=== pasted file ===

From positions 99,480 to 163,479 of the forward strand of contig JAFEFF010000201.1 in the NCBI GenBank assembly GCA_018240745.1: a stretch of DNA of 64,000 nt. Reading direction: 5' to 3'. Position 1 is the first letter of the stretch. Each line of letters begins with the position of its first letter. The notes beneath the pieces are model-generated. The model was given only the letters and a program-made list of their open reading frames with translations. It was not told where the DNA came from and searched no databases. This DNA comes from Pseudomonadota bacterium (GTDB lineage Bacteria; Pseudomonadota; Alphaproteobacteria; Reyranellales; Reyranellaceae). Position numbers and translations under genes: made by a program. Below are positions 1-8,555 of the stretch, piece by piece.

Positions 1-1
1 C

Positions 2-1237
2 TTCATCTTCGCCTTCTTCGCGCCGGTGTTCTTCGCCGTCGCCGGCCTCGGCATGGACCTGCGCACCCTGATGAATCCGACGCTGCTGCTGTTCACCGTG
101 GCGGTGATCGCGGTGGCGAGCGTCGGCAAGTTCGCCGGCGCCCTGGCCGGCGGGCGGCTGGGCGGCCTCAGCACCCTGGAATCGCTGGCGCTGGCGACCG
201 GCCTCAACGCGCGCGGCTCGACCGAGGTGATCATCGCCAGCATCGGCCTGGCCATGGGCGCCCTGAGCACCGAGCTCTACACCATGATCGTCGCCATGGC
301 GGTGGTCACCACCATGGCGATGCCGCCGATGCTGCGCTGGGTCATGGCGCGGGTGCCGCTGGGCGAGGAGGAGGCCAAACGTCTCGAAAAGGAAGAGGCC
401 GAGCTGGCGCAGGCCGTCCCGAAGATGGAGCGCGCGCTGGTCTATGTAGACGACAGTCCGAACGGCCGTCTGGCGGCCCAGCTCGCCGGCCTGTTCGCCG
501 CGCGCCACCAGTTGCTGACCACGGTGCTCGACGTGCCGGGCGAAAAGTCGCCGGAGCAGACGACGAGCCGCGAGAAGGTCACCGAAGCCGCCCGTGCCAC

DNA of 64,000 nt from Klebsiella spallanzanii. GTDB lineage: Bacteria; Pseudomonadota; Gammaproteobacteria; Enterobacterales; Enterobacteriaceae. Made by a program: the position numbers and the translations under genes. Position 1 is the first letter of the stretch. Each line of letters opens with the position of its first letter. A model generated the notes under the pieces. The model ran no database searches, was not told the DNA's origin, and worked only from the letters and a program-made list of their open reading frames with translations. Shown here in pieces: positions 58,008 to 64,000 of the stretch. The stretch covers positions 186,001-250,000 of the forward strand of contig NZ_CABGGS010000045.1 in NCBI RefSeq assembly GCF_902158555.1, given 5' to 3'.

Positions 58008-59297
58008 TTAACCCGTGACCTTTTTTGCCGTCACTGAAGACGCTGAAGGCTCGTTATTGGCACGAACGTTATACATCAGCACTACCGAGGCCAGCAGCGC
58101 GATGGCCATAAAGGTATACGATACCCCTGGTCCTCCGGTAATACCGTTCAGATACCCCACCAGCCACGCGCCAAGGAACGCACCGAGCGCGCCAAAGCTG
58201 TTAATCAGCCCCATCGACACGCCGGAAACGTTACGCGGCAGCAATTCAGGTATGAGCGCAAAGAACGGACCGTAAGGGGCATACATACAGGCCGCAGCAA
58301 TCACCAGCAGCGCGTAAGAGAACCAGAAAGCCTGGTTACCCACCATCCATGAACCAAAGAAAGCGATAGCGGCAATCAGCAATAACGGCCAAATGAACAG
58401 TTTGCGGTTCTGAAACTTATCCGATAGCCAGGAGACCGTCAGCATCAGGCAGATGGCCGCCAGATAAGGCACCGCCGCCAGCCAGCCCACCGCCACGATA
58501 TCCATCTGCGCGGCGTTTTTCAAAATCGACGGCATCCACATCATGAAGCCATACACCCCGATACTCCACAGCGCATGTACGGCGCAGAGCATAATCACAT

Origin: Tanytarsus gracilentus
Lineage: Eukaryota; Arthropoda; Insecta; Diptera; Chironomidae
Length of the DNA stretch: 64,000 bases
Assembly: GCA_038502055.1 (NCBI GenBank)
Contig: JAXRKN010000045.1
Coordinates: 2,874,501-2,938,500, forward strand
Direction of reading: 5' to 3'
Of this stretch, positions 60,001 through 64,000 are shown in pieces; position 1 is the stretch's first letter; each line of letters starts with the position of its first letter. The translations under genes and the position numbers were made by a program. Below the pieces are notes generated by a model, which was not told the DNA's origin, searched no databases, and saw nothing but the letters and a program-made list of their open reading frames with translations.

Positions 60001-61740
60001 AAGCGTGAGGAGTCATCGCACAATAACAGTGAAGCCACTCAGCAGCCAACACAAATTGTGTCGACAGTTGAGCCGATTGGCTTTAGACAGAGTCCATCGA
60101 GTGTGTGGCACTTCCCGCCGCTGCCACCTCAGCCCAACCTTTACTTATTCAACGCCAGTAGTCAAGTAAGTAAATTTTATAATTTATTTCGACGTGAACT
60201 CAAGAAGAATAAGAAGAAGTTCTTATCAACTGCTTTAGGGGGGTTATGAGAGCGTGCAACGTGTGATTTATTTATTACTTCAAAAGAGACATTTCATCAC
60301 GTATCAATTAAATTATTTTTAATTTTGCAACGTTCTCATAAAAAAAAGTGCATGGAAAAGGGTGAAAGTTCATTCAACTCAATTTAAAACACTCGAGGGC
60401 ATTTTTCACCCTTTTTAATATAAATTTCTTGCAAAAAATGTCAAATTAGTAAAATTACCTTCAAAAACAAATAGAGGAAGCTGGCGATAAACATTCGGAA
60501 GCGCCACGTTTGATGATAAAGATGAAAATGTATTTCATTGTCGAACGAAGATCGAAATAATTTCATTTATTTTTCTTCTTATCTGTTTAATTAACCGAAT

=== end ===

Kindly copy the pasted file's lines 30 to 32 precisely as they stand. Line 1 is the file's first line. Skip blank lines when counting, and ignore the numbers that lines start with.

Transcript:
60201 CAAGAAGAATAAGAAGAAGTTCTTATCAACTGCTTTAGGGGGGTTATGAGAGCGTGCAACGTGTGATTTATTTATTACTTCAAAAGAGACATTTCATCAC
60301 GTATCAATTAAATTATTTTTAATTTTGCAACGTTCTCATAAAAAAAAGTGCATGGAAAAGGGTGAAAGTTCATTCAACTCAATTTAAAACACTCGAGGGC
60401 ATTTTTCACCCTTTTTAATATAAATTTCTTGCAAAAAATGTCAAATTAGTAAAATTACCTTCAAAAACAAATAGAGGAAGCTGGCGATAAACATTCGGAA